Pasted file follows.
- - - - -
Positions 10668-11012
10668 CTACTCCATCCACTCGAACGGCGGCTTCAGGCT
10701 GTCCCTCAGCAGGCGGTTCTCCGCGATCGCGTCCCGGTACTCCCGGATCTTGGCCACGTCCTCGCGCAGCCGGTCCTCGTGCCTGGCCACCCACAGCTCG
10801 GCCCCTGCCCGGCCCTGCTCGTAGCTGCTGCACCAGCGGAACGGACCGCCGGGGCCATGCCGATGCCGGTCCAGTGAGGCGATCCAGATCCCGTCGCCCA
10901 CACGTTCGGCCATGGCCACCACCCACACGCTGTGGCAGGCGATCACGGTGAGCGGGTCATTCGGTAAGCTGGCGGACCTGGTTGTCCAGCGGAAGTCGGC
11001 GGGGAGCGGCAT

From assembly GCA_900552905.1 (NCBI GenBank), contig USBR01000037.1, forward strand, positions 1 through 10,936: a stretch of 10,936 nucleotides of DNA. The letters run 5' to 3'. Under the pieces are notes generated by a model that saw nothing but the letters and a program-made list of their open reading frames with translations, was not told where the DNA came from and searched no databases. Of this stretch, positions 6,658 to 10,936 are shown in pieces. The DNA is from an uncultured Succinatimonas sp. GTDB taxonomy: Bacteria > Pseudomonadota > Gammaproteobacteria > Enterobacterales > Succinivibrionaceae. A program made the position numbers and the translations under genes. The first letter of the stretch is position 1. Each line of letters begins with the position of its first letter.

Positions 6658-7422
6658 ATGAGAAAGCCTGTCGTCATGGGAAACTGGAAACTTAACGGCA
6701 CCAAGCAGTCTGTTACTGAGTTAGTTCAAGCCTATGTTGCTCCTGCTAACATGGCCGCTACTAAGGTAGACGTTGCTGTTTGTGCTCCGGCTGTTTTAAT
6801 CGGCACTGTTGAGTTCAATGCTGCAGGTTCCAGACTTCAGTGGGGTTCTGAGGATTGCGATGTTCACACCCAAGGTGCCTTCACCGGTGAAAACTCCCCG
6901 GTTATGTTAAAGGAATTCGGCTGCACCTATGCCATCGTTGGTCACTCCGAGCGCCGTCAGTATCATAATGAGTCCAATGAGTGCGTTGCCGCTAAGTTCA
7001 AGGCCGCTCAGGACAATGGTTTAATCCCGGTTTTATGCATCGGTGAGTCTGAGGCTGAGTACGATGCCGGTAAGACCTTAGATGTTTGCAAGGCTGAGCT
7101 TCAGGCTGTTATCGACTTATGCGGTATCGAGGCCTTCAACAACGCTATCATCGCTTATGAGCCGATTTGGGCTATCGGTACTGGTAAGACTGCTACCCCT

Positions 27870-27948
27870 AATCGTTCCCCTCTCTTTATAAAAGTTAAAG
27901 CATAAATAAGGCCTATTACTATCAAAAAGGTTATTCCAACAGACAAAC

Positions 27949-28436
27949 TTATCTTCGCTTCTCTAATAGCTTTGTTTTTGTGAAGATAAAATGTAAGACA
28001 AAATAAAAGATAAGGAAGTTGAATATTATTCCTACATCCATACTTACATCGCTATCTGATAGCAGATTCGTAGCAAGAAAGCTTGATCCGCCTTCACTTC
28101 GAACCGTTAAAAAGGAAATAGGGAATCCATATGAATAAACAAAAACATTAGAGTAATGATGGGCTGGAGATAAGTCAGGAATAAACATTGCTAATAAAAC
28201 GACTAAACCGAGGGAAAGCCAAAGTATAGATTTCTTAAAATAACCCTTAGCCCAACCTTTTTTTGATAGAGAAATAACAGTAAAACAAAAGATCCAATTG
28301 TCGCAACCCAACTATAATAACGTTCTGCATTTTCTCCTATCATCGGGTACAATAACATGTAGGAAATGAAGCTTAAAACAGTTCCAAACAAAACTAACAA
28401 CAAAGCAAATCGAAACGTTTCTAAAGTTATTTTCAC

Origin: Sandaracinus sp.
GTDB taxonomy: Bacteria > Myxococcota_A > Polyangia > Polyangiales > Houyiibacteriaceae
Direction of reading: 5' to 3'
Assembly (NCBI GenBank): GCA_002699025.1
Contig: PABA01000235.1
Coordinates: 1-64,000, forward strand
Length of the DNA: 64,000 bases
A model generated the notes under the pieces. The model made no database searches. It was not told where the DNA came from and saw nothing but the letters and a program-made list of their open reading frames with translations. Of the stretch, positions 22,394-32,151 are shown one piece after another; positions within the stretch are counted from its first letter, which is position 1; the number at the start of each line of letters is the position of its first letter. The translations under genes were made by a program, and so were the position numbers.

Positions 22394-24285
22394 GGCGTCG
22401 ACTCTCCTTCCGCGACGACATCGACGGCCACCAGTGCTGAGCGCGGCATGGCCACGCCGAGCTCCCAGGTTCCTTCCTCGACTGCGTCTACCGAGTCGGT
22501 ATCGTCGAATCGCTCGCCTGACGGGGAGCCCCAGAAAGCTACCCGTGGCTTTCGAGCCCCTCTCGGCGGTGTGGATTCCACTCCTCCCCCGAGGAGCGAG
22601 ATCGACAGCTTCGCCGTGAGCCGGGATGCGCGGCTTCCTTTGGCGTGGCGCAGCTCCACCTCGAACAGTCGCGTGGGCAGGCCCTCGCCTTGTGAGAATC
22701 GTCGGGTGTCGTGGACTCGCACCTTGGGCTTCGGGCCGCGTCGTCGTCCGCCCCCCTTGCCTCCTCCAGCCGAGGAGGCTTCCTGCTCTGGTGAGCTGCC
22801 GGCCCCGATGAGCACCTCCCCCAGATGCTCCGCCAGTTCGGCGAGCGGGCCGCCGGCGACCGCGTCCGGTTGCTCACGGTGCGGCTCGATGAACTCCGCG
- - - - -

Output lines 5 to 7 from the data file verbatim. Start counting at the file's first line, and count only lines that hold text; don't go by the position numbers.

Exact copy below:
10901 CACGTTCGGCCATGGCCACCACCCACACGCTGTGGCAGGCGATCACGGTGAGCGGGTCATTCGGTAAGCTGGCGGACCTGGTTGTCCAGCGGAAGTCGGC
11001 GGGGAGCGGCAT

From assembly GCA_900552905.1 (NCBI GenBank), contig USBR01000037.1, forward strand, positions 1 through 10,936: a stretch of 10,936 nucleotides of DNA. The letters run 5' to 3'. Under the pieces are notes generated by a model that saw nothing but the letters and a program-made list of their open reading frames with translations, was not told where the DNA came from and searched no databases. Of this stretch, positions 6,658 to 10,936 are shown in pieces. The DNA is from an uncultured Succinatimonas sp. GTDB taxonomy: Bacteria > Pseudomonadota > Gammaproteobacteria > Enterobacterales > Succinivibrionaceae. A program made the position numbers and the translations under genes. The first letter of the stretch is position 1. Each line of letters begins with the position of its first letter.